“We’re losing a lot of jobs” as state and local governments slash budgets and workforces, See said.   “And many workers can’t strike” even when state and local pols cut their pay and pensions, raise their health care costs, and kill collective bargaining.

“Cuts in public services are a double whammy for women,” added Nancy Campbell of the National Women’s Law Center.  “Women are a majority among state workers, and are 66 percent of the 600,000” state workers let go in recent months.  “And since women are highly dependent on the services states provide, they’re more economically vulnerable” to public service cuts.

A fact sheet from the group lists 10 top advances in women’s rights and interests, starting with the passage of the 19th amendment in 1920, which gave women the right to vote, that are now threatened.  “Voter ID requirements” in 30 states “target students, people of color and women” and “are attempting to turn the clock back to the 19th century, when only privileged white males were allowed to vote,” the fact sheet adds.

Smeal said the voter ID requirements are particularly threatening to older women, especially minority women, many of whom lack the documentation – such as birth certificates – that the ID laws now require in order to register to vote.

The other threatened women’s advances are Social Security, the Equal Pay Act of 1963, Medicare, Medicaid, the Title X National Family Planning Program of 1970, the Title IX Education Amendments of 1972, which outlaw discrimination in federally funded education programs or activities, the 1973 Supreme Court decision legalizing abortion, the 1994 Violence Against Women Act and President Obama’s health care law.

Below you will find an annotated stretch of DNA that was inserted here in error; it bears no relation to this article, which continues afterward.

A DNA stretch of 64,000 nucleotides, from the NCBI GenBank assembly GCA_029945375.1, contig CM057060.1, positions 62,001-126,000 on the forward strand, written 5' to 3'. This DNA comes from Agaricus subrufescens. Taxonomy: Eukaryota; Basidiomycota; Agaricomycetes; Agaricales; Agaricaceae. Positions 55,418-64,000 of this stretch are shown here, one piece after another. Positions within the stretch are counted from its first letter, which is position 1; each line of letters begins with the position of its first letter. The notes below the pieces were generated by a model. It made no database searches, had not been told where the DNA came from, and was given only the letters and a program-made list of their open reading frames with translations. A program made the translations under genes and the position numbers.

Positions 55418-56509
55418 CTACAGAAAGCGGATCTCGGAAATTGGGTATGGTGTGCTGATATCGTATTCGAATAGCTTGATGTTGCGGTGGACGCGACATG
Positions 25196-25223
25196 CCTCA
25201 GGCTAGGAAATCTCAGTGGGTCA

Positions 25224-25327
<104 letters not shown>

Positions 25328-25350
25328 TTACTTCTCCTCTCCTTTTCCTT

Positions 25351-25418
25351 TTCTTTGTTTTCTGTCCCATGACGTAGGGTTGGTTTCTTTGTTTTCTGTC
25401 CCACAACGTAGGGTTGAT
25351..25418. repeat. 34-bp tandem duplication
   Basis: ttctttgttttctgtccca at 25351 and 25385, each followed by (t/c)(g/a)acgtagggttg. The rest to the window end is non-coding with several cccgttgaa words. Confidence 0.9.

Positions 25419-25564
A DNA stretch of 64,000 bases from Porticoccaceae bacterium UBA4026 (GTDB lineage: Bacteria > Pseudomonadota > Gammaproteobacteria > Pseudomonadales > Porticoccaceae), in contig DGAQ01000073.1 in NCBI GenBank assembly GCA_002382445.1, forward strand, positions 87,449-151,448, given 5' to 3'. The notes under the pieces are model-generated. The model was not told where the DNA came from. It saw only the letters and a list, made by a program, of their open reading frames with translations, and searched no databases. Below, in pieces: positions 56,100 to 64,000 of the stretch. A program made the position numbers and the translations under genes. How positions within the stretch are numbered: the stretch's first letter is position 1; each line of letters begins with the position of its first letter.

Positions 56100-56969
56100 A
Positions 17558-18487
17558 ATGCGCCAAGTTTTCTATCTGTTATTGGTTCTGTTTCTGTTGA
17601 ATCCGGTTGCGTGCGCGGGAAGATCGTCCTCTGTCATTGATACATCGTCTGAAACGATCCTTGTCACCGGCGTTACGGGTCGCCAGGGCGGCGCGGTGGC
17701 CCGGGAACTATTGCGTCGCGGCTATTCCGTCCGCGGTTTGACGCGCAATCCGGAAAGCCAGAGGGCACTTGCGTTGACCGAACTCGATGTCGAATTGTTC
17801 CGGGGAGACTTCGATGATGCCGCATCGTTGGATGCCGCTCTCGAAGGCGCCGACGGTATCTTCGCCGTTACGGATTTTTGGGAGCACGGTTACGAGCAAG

That law “covers maternity care, eliminates pre-existing conditions and prevents health plans from charging women more than men for the same coverage,” the fact sheet adds.  “It also covers well-woman preventive health services,” but both the House GOP and various states would repeal all of its provisions.

“It’s not just health care and the economy, but we have to put a woman’s face” on all those issues, said Linda Hallman of the American Association of University Women.  Her group convened the Dec. 9 meeting.

Campbell also said the uneven, and slow, economic recovery is a threat to women.  She pointed out that since the “official” end of the Great Recession in July 2009, the economy has added 1.2 million male workers from the ranks of the unemployed.  But the number of jobless women has increased by 46,000. 

“And for single mothers, the jobless rate is 12.4 percent and for black women it’s 12.9 percent,” she said – far above the still-high national 8.6 percent jobless rate.

 Other groups at the Dec. 9 meeting were the Black Women’s Roundtable, the YWCA, MomsRising.org, and the National Council of Jewish Women.


Mark Gruenberg
Mark Gruenberg

Award-winning journalist Mark Gruenberg is head of the Washington, D.C., bureau of People's World. He is also the editor of the union news service Press Associates Inc. (PAI). Known for his reporting skills, sharp wit, and voluminous knowledge of history, Mark is a compassionate interviewer but tough when going after big corporations and their billionaire owners.